On April 21, 2006, Petitioner appeared before this Court for sentencing. At that time, the Court had the following colloquy with Leano:

What I want to do, as I mentioned a moment ago, was make inquiry of you concerning one of the provisions in the plea agreement. Paragraph 4, that's numbered paragraph 4 of the plea agreement, in the first sentence reads as follows: "The defendant will not file an appeal or otherwise challenge the conviction or sentence in the event that the Court imposes a term of imprisonment of 210 months or below."

Mr. Leano, every convicted defendant has a right to appeal, and in this case an appeal would go to the Second Circuit, at least in the first instance. That's a valuable right that a defendant has, convicted defendant, in other words, to challenge the propriety and the legality of what transpired in court and have that reviewed by a higher court. So that's one way a convicted defendant can attack either his conviction and/or sentence.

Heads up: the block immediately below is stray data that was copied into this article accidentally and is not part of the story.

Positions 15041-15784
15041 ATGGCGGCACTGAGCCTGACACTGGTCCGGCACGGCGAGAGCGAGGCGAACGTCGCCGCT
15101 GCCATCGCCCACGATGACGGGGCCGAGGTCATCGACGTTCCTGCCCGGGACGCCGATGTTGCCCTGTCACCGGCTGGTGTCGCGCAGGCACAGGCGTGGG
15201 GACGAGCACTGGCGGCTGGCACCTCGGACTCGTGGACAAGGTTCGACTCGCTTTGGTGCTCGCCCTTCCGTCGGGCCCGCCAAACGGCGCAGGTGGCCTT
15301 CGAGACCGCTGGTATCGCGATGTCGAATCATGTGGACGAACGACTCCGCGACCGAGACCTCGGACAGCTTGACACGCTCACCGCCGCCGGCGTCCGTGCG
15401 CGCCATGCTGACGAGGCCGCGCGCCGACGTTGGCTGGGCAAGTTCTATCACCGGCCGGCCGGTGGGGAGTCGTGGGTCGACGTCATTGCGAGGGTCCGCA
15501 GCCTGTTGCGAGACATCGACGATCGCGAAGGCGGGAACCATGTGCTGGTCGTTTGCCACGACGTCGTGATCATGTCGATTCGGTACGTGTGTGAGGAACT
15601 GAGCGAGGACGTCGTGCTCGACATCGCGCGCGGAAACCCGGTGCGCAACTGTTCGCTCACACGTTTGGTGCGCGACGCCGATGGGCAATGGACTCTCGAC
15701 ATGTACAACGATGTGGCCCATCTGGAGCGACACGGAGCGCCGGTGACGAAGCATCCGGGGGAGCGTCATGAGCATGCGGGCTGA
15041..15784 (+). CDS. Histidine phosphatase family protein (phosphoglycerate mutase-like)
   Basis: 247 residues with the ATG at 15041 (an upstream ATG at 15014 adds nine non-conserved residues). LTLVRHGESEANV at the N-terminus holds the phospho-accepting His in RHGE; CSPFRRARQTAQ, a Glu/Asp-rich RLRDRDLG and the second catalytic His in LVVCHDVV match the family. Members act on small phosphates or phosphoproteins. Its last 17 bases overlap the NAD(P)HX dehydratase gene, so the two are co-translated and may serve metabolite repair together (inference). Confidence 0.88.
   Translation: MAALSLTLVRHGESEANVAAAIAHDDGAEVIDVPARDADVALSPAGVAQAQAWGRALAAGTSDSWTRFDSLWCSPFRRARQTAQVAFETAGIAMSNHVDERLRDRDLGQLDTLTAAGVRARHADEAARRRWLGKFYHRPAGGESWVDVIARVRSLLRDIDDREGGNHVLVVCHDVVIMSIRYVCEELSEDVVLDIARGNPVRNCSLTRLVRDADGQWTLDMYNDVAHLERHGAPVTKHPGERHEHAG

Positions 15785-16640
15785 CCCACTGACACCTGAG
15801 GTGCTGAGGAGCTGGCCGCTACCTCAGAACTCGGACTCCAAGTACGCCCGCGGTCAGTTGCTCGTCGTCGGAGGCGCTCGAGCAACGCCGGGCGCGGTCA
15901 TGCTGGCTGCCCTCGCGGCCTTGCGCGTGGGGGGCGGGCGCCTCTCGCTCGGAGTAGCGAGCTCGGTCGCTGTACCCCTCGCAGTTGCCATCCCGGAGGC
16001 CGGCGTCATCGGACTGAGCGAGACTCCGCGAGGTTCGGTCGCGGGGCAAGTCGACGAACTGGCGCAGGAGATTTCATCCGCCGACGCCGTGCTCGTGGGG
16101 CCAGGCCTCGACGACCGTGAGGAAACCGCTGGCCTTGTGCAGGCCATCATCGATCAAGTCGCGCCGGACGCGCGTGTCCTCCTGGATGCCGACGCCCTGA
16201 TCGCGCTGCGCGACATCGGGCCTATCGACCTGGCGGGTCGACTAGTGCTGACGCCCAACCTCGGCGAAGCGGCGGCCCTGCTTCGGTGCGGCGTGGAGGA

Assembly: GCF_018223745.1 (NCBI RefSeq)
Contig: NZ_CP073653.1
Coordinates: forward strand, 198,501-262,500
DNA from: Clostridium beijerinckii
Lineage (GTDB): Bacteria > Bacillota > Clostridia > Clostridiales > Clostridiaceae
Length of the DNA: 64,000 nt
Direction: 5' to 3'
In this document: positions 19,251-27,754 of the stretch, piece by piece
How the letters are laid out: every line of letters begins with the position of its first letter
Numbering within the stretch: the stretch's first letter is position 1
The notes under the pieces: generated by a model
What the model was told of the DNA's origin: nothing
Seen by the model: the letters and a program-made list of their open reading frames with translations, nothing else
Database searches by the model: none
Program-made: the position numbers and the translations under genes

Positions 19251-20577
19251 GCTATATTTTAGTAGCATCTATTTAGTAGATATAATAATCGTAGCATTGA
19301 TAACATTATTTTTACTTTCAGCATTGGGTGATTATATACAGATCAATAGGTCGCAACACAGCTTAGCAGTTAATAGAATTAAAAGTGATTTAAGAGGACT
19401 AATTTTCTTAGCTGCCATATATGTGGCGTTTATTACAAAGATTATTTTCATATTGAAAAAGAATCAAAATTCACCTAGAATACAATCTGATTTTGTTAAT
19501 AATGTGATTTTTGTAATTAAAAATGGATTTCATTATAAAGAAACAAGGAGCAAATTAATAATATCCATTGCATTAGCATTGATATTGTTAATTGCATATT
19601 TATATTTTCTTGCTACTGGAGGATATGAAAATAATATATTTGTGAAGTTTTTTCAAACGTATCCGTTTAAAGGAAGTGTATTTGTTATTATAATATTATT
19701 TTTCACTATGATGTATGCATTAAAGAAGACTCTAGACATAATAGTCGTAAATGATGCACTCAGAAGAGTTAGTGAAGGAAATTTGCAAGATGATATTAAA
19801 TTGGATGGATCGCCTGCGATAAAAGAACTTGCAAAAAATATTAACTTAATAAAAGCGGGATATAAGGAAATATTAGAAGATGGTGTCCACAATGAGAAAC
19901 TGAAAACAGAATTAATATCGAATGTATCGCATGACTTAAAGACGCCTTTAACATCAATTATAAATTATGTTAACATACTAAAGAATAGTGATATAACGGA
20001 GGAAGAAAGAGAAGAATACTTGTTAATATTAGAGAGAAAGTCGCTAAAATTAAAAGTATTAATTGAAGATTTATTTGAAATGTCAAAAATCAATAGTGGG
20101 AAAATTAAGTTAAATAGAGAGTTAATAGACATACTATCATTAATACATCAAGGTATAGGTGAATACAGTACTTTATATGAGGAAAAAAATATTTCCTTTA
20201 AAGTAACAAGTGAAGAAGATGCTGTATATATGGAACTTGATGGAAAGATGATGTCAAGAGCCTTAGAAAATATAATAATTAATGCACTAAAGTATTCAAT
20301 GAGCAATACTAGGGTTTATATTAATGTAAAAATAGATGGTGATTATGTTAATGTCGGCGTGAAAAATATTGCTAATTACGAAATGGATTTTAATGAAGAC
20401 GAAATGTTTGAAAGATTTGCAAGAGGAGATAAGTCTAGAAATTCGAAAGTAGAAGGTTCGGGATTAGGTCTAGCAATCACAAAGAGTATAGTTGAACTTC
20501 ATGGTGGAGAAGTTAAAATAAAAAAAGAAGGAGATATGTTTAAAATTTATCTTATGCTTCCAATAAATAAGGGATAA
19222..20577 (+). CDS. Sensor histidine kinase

Also, a defendant, a convicted defendant can -- and you're a convicted defendant because you took a plea -- convicted defendant has a right also to attack a conviction or sentence not by appeal, but by what they call a collateral attack, and that would be, for instance, some type of post sentence motion. One of the types of applications that's often made is an application for a writ of habeas corpus, which you might have heard that term. When a convicted defendant mounts that type of attack on a conviction or sentence the defendant is saying, for the reasons articulated, that one or more of his or her constitutional rights was violated by the court below and, accordingly, the conviction and/or sentence should not stand, and that again is a valuable right that every convicted defendant has. But like most rights or many rights, certainly, that can be surrendered or given up.